Let’s talk about something fun… like FOOD, a favorite topic. And chicken, one of my favorite foods.
Up until a couple of years ago, we raised and processed our own so we usually had a freezer full of whole birds. It is hugely satisfying to eat what you’ve raised, be it lettuce, squash or bird. We raised our GMO-free Freedom Rangers on organic feed in movable tractors like Joel Salatin teaches. Delicious, wholesome, nutrient-dense food.
Since we are surrounded by wonderful farmers who are raising/growing real food for a living, we buy from them now. Last week I bought ten 5 pounders for $4/lb (which is MUCH less than it costs us to raise our own!!!)
Yeah, that sounds expensive at first but wait till you know what that grocery store chicken has in it… Worth. Every. Penny.
Despite Tyson’s eloquent denial, there’s no way in heck I’m taking a chance on eating a chicken sent to China for processing, then shipped back to the states. No, no, no, no, no, no, no. Definitely not going into that precious grandbaby.
Around here, the trouble comes when it’s dinner time, everyone is STARVED and I haven’t planned ahead (because, well, I
rarely never do). Before the Instant Pot, we’d stand around the kitchen island eating organic chips with slices of habañero cheese and salami. And olives, if there are any. Drinking kombucha (me) and beer (Hal and the boys). Not bad, tres casual, but not really “supper.”
Well, NOT ANY MORE!!! We have real meals now: chicken, pot roast, soup from scratch, squash. ALL LAST MINUTE. When I say I love my Instant Pot, I am not kidding.
I’m not alone, either: it’s got over five thousand reviews, 1000 answered questions and 4.5 stars on Amazon! People love this thing. You will, too. Click here to get your own instant pot! I use mine all the time.
How to Make Frozen Chicken Stew
After you’ve got the IP unpacked, washed, rubber seal installed, condensation collector popped on, just set it on the counter and plug it in.
Put the trivet in there (comes with the machines), put your frozen chicken on it, add 1.5 cups water or broth, put on the lid. The lid makes a cute little tinkling noise when you lock it in place.
Make sure the steam release knob on the back is turned toward the back of the IP. When it’s turned away, the IP holds in the pressure. When it’s turned in, it releases pressure.
Press “Poultry” on the front. You’ll see “30” on the front panel — this denotes cooking time and 30 minutes is the default. Also, a light goes on under High Pressure (HP).
Push the plus button till the timer goes from 30 to 45 minutes. Ten seconds after the last button is pushed, the timer will read “On” while the pressure builds.
Getting the pressure up takes 10 minutes in our neck of the woods. Some steam will escape the float valve as the pressure builds. Then the float valve rises up to block the hatch and you’ll see no more steam. The lid will also lock in place, you’ll hear a click.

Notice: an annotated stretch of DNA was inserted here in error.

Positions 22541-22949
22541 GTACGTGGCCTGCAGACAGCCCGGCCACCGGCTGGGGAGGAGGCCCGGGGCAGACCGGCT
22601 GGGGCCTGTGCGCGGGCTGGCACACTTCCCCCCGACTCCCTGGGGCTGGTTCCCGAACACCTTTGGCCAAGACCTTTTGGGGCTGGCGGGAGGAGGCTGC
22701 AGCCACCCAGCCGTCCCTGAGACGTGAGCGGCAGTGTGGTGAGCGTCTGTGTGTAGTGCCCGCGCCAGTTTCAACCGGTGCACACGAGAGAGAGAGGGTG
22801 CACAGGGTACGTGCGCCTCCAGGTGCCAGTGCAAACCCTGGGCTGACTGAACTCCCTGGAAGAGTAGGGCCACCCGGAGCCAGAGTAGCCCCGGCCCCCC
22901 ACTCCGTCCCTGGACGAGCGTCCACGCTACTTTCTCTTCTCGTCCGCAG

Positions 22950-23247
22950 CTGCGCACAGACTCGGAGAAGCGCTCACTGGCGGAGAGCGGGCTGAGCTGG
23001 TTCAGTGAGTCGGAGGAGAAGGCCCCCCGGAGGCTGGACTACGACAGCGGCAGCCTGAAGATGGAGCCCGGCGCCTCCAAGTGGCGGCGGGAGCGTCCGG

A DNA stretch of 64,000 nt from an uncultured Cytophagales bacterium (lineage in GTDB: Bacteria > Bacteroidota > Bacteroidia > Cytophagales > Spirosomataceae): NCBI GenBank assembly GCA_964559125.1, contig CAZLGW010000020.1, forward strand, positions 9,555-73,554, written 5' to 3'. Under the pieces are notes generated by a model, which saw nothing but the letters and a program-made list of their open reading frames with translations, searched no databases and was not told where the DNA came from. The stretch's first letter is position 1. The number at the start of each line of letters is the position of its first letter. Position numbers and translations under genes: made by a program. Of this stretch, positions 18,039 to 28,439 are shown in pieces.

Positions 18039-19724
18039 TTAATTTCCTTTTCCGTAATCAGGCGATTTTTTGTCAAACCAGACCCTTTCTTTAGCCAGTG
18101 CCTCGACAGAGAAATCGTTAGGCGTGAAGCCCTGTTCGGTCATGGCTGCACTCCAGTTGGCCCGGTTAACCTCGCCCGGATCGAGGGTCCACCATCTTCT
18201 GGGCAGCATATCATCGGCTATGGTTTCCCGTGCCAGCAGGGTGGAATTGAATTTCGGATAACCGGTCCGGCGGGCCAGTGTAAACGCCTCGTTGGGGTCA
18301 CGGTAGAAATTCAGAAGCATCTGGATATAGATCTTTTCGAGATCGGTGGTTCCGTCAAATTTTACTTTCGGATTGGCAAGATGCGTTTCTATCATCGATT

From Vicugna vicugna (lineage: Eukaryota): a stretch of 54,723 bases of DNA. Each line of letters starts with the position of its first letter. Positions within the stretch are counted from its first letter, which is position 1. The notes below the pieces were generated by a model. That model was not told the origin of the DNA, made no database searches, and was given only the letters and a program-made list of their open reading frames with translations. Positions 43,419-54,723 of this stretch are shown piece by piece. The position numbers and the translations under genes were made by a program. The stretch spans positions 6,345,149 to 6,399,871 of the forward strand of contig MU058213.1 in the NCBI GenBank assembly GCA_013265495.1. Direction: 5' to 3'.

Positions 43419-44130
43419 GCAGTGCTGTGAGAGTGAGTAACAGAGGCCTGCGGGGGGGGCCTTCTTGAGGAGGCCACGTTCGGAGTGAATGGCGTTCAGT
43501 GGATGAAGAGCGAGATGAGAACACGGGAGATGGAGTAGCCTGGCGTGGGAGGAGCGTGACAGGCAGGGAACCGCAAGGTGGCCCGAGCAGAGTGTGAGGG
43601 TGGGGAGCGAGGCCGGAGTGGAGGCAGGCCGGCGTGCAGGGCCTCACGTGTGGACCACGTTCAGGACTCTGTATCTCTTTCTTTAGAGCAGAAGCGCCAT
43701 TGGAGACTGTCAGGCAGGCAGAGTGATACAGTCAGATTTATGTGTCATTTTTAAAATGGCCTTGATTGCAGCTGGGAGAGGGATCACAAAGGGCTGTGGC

If you see steam escaping anywhere else — around the lid or via the steam release valve, then you have a leak. Either the rubber gasket is not well seated, the steam release is not closed or the anti-block shield is dirty or not seated. Press “Cancel” (lower right of panel), fix the leak and start again. Just takes a sec. Ask me how I know.
Once the pressure is up and the lid is truly locked (you can’t get the lid off until the pressure is released and the float valve drops), the timer shows 45 minutes and starts counting down.
When it gets to zero, the timer beeps and shows L0:00 (L for Low and 0:00 for hours:minutes). Then it starts counting up so you know how many minutes it’s been since the cooking stopped. Very handy!
I do Quick Release (QR in IP jargon) for the Instant Pot Frozen Chicken Stew. You can do Natural Release (NR), meaning you let the pressure subside on its own, takes about 15 minutes for this. Just remember that adds cooking time to the meal so you have to adjust.
To QR, reach around and, from underneath, flip the steam release valve toward you. The steam bursts out of there so make sure your face and hands are not hovered over the it! I do this on my stove top so the steam goes out the exhaust rather than onto my ceiling or cabinets. It takes 2 minutes to release the steam at which point the float valve drops.
OK, open the lid.
Stick a fork in the bird and see if there’s any blood (there shouldn’t be). Then see if a leg or wing pulls off easily which means it’s cooked. This one is not q-u-i-t-e done… the leg is still attached and lifting the bird.
If your bird needs more time, put the lid on and do 10 more minutes. Oh, don’t forget to push the pressure release valve back to closed or the pressure will escape and the bird won’t get cooked… Yeah, ask me how I know to remind you 🙂